LAS VEGAS – At first glance, and perhaps at a second and third long look, the Rockets’ acquisition of Russell Westbrook would appear to be the antithesis of their typical analytics-driven thinking.

Westbrook can be explosive, but inefficient; a prolific scorer, but poor perimeter shooter; devastating in the open floor, but often reckless.

The Rockets take and make more 3-pointers than any team in NBA history and were a sensational halfcourt offensive team by coolly evaluating and exploiting the most efficient methods to score. Westbrook relies on fiery attacks built on spectacular gifts.

Yet, the move to replace the savvy but slowing Chris Paul probes of defenses with the swift and sudden Westbrook attacks is also typical Rockets, built at least in part on the analysis of how he will fit. In many ways, he is the latest example of general manager Daryl Morey’s determination — when the analytics and eye tests don’t match — to look deeper.

Westbrook is the latest in a long line of Hall of Fame-caliber players – Clyde Drexler, Charles Barkley, Tracy McGrady, James Harden and Paul – the Rockets have added through trades since the first championship season.

Harden and Westbrook have been first and second in points, assists, steals, field goals attempted and usage rate over the past five seasons. They have been in the top three in points created through their own scoring or assists as well as either the scoring or assists leaders in the past three seasons. The only player with a larger usage rate than Westbrook in his 2016-17 MVP season was Harden last season.

SOLOMON: Mike D’Antoni will be like a kid in a candy store

Usage rate can be a bit misleading. No one who scored as much as Harden last season (36.1 points per game) was also the point guard. But it does point to the adjustments that will have to be made.

Some of that will work itself out with how coach Mike D’Antoni staggers his stars, as he had with Harden and Paul. They likely will share the court for less than half of each game, with one running the offense while the other sits.

The Rockets also believe some of Westbrook’s strengths will address shortcomings.

A poor defensive rebounding team last season, Westbrook’s defensive rebounding percentage was far better than any guard in the league. A team that struggled all season to play with pace, despite their reputation, adds an instant fast-break guard.

But beyond acquiring the star power that matches with their history and the current NBA arms race, the Rockets believe Westbrook’s talents will mesh in ways less conspicuous than whether he knocks down open 3s that come from sharing a backcourt with Harden.

Much of that confidence — or at least the eagerness to take “a calculated gamble” as one individual familiar with the Rockets’ thinking said — points to the issues that could have created doubt.

Westbrook made less than 30 percent of his 3-pointers in four of the past five seasons. He made roughly 32 percent of his catch-and-shoot 3s. Paul, in a down year overall shooting, made nearly 43 percent.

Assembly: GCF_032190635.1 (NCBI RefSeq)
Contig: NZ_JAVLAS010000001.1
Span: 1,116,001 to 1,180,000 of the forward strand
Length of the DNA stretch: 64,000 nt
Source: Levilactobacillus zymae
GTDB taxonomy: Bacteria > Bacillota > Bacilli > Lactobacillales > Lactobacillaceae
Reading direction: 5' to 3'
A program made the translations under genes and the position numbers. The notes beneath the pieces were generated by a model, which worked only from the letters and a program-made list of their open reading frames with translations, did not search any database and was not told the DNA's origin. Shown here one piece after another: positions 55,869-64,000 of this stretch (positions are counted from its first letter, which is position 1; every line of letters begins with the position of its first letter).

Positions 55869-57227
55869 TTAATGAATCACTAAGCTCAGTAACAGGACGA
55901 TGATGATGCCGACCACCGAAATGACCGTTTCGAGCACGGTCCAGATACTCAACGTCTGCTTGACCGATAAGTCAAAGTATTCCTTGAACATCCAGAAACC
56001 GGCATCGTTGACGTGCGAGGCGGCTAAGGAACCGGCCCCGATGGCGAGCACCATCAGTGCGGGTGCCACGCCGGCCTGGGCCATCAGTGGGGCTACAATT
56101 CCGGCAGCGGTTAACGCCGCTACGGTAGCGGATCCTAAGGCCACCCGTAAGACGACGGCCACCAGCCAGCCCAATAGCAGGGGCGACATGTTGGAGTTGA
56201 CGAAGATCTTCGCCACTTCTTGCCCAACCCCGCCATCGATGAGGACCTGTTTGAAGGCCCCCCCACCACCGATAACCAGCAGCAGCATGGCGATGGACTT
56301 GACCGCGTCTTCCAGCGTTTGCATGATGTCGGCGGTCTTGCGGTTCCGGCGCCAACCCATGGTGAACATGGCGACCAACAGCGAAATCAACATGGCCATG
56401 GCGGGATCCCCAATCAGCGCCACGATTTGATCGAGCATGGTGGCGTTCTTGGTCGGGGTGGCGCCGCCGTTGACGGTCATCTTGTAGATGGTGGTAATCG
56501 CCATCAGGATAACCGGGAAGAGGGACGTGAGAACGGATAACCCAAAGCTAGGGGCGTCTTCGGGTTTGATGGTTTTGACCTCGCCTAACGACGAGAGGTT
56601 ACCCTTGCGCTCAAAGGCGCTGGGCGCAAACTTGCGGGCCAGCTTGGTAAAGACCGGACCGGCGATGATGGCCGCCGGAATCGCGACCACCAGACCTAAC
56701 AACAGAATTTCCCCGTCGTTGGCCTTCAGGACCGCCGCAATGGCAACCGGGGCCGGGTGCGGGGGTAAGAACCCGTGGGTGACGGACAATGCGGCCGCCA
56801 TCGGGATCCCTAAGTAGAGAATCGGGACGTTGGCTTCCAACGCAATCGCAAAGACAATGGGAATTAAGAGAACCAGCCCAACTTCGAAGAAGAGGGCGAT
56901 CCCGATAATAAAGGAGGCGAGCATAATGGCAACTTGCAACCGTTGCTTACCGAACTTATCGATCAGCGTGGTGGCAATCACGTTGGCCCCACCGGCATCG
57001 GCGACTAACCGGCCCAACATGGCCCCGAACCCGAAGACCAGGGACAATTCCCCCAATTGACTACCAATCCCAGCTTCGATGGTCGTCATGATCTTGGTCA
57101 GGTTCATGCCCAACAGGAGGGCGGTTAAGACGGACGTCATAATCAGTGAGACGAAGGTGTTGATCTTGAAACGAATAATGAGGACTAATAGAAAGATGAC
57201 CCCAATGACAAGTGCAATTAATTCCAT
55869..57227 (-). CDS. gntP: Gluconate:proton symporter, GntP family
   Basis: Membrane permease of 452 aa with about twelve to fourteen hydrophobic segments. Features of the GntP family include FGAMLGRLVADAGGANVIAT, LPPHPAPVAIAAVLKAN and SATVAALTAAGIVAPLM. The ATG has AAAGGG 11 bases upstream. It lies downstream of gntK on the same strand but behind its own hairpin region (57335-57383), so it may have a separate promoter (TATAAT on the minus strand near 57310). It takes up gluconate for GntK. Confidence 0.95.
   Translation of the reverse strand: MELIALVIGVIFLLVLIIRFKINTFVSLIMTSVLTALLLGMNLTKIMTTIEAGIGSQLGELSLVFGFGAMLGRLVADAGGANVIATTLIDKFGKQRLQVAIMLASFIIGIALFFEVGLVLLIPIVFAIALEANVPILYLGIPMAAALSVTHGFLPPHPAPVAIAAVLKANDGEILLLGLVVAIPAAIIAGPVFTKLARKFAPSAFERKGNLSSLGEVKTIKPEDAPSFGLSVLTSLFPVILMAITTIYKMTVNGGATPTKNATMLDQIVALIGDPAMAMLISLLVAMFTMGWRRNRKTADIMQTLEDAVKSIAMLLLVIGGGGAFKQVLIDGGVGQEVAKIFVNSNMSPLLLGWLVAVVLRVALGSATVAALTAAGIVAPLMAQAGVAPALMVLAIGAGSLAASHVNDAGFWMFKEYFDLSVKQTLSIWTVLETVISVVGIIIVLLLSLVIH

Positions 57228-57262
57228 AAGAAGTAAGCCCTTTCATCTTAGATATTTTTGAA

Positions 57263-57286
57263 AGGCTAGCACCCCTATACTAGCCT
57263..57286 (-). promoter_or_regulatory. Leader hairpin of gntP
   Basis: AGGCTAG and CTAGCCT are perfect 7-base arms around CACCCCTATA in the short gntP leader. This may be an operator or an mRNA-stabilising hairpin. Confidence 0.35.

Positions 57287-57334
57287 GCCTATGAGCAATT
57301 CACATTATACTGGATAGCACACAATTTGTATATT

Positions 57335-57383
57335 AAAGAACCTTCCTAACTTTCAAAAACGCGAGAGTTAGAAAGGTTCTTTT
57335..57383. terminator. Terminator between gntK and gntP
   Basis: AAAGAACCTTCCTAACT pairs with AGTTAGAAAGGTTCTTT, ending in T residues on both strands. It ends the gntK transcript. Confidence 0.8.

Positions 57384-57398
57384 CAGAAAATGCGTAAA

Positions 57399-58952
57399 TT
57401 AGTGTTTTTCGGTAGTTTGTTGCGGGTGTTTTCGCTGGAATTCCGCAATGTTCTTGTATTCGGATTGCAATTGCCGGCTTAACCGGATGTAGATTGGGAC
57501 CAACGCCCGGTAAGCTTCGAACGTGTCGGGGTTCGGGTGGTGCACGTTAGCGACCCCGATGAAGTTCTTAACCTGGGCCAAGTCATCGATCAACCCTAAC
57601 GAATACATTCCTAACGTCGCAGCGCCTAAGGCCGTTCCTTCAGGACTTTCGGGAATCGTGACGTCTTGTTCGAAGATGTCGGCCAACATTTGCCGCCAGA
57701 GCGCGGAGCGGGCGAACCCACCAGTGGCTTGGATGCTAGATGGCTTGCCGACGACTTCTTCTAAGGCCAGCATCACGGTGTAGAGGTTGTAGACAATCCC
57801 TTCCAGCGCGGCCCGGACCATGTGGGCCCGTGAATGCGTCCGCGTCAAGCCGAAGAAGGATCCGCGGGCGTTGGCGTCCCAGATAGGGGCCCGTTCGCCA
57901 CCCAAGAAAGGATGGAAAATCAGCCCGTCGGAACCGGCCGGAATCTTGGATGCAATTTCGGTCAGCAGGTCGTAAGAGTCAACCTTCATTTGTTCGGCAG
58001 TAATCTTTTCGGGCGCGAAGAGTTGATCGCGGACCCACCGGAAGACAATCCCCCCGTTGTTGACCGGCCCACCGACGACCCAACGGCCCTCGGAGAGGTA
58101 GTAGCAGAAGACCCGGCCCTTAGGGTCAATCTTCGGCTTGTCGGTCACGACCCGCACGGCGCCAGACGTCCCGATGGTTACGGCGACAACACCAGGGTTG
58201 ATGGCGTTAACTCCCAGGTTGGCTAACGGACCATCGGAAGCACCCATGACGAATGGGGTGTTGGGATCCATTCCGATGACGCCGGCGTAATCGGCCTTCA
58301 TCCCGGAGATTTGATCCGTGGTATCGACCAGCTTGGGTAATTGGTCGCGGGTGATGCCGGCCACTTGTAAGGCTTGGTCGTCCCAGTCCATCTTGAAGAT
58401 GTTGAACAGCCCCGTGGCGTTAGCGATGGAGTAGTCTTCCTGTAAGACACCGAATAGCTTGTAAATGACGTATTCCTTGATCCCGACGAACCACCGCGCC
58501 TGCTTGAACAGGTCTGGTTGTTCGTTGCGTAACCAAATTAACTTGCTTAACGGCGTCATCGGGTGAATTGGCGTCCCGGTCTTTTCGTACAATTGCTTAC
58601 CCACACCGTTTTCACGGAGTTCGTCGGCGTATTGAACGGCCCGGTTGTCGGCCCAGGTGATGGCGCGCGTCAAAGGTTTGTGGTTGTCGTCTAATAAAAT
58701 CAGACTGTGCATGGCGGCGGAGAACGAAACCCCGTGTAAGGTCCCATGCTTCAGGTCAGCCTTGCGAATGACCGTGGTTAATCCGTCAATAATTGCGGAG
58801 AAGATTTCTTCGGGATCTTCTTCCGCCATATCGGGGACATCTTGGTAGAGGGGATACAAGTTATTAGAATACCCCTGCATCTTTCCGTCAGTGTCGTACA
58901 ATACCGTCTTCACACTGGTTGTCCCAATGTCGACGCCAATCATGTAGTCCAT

The Rockets believe Westbrook will bump his 3-point shooting to the 33 to 35 percent range based on playing next to Harden and with other shooters. They believe he will be more efficient overall by taking more uncontested 3s and fewer one- and two-dribble long 2s.

More than that, however, the Rockets’ confidence comes from a belief that Westbrook will be playing with at least three range shooters spacing the floor, creating more room to attack the rim. They believe that will help his own scoring but also will force the defense to the lane and off shooters, including Harden.

That requires Harden to be agreeable to the idea of being off the ball more often. Though he will remain the point guard in many of the Rockets’ halfcourt possessions, there will be many times Westbrook will initiate the offense, as he did when they were together in Oklahoma City.

SMITH: Time for Russell Westbrook to change his game

Harden, according to individuals privy to conversations leading up to the trade, repeatedly assured the Rockets he would welcome that adjustment.

That would be a key to the Rockets’ success late in games and especially in the postseason, when play tends to slow down and NBA playoff series are often decided down the stretch.

The Rockets also will have to adjust the offense to keep Westbrook in a position to attack without sacrificing spacing. Paul often headed to the corner, especially in his first season in Houston when Ryan Anderson was still in the rotation and in a pick-and-pop position. Westbrook will more often be on the ball or on the wing.

If he initiates the offense, Harden will have to look to catch-and-shoot far more often than last season when he could go weeks between assisted field goals.

If Harden runs pick-and-roll with Westbrook on the wing, Harden can still go one-on-one against teams that switch. He was by far the most productive and efficient scorer in the NBA in iso last season.

Teams have increasingly dropped big men into the lane and Westbrook is not likely to dissuade them from packing the paint. But the Rockets can look to get into their offense more quickly, with Westbrook attacking from the wing when Harden moves the ball out of pick-and-roll, with Westbrook given time to make the next pass to shooter.

All of that will challenge D’Antoni’s celebrated offensive creativity. But he does begin, as he often said when the Rockets acquired Paul, with stars determined to make it work.

The Rockets more than believe the move will extend the championship window, with Westbrook’s timetable better matching up with Harden’s. They believe that with the risk there is also opportunity, with the traits that make the move a gamble also bringing a possibility that a great player — and they — can become better.

jonathan.feigen@chron.com

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